Category Archives: Unions

Is NZ a good place for business or workers?

Who’s winning the “class struggle” between business and workers? Bryce Edwards

New Zealand is the best place in the world to do business. This is declared today in the World Bank annual report, “Doing Business 2017” – see Simon Maude’s World Bank names NZ best country for business. There are many factors in New Zealand’s reputation for ease of doing business, and of course the flexibility of the labour market, with very limited employment regulation, is one of the well-known benefits for business here. But can “what is good for business” also be “good for workers”? Or does the success of business come at the expense of workers? Or is the “class struggle” dead, along with a union movement that is struggling for relevance? NZ Herald 

Labour Memorial Day. – Bryan Bruce. 

It’s  Labour Day again – the Public Holiday set aside to celebrate the rights of workers and in particular the right to an 8 hour working day.The great irony is that like many New Zealanders I am working today because I’m a contractor and not an employee with rights to holiday pay .

There was a time when all the shops and businesses were closed on Labour Day and parades were held to celebrate the dignity of working people and their battle against exploitation – a day when we trumpeted the equality of opportunity and family values that once made us proud to be Kiwis.

So what went wrong? What happened to that New Zealand I grew up in where the weekend really did mark the end of the working week?

Answer – selfishness. In 1984 – the Labour Party introduced the economic theory of Neo- liberalism we’ve been living under ever since. A theory that says the state shouldn’t interfere with the financial marketplace , that workers are a “resource” not our friends and neighbours , and the public utilities we all paid for with our taxes could be re-labled as “assets” and sold off to the highest bidder.

Then in 1991 National introduced the Employment Contracts Act that made Union membership voluntary . It  immediately undermined the power of collective bargaining and as a result we have  become a low wage economy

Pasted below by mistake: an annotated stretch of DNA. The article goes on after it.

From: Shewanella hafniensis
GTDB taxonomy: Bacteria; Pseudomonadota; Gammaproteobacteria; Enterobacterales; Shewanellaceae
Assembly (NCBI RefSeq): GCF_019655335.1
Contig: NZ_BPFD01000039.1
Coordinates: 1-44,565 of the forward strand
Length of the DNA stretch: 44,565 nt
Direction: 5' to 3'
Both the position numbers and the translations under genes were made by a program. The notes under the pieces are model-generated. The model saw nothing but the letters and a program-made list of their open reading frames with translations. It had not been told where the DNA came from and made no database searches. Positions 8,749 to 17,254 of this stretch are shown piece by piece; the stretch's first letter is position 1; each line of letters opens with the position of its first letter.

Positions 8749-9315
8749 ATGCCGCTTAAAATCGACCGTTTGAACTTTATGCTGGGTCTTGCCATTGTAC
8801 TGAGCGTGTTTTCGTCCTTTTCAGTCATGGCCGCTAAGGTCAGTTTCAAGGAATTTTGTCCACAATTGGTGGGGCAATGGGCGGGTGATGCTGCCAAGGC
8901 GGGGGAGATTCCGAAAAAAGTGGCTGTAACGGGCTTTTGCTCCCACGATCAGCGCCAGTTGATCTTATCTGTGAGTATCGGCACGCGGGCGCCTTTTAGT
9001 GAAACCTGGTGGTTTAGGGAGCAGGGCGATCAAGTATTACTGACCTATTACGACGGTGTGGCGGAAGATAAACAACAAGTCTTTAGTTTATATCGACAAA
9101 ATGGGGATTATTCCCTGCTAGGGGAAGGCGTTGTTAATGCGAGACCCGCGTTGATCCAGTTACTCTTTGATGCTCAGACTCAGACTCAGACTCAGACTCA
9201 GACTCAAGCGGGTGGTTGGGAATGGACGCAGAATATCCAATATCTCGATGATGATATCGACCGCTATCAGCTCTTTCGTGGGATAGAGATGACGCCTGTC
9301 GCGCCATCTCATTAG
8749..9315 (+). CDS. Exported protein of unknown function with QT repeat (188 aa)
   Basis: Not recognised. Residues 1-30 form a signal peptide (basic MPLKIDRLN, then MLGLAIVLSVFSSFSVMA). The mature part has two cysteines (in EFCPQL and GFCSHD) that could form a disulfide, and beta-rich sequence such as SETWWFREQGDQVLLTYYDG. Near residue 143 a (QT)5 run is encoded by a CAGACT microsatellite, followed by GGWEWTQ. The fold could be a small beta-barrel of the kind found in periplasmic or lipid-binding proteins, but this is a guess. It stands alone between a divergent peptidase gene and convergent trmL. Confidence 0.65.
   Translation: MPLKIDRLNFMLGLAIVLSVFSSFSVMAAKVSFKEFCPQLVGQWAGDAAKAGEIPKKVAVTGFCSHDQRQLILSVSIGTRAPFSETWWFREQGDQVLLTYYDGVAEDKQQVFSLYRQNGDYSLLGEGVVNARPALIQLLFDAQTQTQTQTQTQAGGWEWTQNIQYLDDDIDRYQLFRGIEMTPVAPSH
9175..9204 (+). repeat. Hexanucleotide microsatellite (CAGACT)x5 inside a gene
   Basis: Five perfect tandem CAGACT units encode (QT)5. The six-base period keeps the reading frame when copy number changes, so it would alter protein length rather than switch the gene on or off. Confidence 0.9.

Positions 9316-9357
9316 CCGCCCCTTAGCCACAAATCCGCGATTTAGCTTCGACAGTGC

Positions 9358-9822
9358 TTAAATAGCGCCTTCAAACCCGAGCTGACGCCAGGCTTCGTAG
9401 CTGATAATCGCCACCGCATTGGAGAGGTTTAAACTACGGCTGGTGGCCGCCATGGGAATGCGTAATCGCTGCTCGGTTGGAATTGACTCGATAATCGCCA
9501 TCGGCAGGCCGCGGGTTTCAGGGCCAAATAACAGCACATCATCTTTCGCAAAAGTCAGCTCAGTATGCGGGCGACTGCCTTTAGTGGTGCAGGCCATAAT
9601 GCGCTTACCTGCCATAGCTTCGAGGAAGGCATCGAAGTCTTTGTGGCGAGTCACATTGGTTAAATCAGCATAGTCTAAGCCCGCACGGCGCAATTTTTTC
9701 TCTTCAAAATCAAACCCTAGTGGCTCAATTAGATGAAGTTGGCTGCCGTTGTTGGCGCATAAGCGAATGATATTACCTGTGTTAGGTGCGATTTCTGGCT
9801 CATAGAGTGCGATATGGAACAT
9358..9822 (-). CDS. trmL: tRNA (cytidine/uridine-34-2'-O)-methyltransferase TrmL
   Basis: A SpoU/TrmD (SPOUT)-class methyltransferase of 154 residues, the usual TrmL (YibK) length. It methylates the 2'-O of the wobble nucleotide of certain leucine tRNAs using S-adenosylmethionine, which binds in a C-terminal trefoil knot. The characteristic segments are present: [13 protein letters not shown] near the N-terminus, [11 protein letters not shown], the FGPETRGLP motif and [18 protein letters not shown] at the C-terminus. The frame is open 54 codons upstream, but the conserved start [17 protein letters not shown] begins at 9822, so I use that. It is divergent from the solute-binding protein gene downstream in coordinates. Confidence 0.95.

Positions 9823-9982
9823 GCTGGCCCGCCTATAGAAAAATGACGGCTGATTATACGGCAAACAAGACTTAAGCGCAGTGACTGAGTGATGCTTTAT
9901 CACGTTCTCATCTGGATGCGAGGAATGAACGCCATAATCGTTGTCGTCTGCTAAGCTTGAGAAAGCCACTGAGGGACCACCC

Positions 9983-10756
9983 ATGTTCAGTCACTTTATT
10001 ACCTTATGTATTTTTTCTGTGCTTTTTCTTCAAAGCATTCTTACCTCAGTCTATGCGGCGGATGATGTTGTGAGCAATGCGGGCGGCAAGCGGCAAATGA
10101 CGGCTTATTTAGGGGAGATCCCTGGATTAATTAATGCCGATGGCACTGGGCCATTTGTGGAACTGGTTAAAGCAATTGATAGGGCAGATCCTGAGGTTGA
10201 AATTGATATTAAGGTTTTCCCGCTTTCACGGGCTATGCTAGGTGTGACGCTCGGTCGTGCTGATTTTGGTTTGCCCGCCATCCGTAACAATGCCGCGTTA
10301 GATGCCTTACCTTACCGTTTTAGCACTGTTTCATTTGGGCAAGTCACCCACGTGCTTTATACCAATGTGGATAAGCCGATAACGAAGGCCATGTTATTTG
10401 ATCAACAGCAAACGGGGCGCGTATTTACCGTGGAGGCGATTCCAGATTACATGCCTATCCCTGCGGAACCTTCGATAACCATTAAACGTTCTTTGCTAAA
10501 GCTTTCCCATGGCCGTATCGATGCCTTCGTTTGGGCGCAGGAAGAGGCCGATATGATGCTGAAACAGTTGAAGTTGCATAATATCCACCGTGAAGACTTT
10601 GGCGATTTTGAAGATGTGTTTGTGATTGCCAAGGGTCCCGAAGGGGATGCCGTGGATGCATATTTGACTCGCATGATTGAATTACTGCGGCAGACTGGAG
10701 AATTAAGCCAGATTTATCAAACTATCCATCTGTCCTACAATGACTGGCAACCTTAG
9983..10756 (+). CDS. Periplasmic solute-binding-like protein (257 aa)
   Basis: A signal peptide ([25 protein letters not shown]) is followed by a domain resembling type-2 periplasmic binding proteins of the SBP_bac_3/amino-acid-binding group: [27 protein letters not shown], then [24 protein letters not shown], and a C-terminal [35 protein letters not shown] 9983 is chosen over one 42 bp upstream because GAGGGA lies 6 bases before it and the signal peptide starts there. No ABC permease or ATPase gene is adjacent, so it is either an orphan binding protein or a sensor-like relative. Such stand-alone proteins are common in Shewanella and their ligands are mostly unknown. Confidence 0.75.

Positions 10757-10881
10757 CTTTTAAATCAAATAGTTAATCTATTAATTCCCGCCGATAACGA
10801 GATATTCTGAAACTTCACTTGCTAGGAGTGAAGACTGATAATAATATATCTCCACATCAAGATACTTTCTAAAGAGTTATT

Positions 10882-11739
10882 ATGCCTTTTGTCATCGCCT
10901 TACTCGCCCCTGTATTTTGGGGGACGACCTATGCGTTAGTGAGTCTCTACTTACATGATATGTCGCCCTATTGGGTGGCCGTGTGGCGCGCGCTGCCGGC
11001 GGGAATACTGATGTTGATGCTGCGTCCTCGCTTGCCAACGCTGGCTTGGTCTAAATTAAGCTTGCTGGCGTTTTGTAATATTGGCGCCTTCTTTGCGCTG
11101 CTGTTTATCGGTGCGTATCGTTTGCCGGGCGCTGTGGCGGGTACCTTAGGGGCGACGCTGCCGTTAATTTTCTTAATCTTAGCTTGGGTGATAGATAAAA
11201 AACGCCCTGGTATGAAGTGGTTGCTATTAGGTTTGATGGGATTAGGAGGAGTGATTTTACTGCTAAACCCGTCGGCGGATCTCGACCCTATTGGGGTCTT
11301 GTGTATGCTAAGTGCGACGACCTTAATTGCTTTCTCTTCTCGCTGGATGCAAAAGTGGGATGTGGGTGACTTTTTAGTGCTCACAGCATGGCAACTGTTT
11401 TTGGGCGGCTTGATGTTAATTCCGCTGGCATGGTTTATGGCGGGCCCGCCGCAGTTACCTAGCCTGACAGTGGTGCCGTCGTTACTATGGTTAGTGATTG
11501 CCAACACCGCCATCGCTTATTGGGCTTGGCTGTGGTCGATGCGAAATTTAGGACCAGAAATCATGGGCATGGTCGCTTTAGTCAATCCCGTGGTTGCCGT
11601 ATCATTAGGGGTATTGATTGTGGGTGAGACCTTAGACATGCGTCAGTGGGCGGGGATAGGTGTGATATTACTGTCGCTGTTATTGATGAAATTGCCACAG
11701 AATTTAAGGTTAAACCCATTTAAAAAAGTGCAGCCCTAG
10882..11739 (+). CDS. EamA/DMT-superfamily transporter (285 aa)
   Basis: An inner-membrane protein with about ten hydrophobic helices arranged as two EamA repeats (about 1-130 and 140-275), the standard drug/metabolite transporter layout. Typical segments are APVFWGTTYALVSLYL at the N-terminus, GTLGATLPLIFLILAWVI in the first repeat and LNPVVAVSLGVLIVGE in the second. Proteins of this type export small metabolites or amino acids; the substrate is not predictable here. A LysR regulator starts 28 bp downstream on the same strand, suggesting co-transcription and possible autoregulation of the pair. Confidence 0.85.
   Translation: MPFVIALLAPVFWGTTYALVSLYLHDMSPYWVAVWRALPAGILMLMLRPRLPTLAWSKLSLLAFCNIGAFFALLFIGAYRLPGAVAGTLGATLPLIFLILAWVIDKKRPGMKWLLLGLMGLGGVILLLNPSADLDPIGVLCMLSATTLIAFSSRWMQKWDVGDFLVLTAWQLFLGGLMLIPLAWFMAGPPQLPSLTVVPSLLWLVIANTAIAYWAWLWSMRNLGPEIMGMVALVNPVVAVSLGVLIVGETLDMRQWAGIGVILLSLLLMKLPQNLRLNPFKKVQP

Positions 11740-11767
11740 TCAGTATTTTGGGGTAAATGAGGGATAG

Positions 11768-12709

And why did we buy into all that? Well I am ashamed to say that it is largely down to the self centeredness of my generation – the baby boomers- whose parents and grandparents worked so hard to give us the opportunities in life they never had. And when we were given those privileges on a plate – affordable housing, free education, free health care, we spoilt post -war brats allowed ourselves to be wooed by Margaret Thatcher , Ronald Reagan and Roger Douglas and the politics of selfishness, into believing that the rights of the individual were far more important than the rights of the many. That a ME society would be a far better place than a WE society.

So we pulled up the economic ladder, and denied our children those state provided privileges we ourselves had enjoyed , with the result that , for the first time in nearly a hundred years, today’s generation of young people will be generally worse off than their parents.

Labour says it has seen the error of its ways. Well, we shall see.

Certainly by voting in some co-alition of the left next year is the only way can restore some semblance of fairness back into our society. Until then – please think of the person you meet over the counter today at any of the retail outlets and  working on this ” Public Holiday”-  who is very probably earning the minimum wage and  unable to make ends meet.

And let’s relabel today as Labour Memorial Day for there is more to mourn than celebrate.

Giving Workers What They Want: Honouring The Legacy Of Helen Kelly. – Chris Trotter. 

WHAT BETTER TIME could there be to talk about Kiwi workers’ rights than in the days following Helen Kelly’s death? Who has contributed more to this discussion than the NZ Council of Trade Unions’ (CTU) first female President? And what other contemporary New Zealand trade unionist’s passing could have left such large and stylish shoes to fill?

 

Few would dispute that Kelly was by far the best leader that the CTU has so far produced. The way she was able to combine rock-solid principle with PR smarts made her the labour movement’s most effective twenty-first century union boss. Though she couldn’t quite match the Unite union’s Matt McCarten at street-level campaigning, Kelly’s keen intellect and her winning ways with the news media allowed her to keep the ideals of trade unionism alive in an era notoriously hostile to the claims of collectivism. Bowalley Road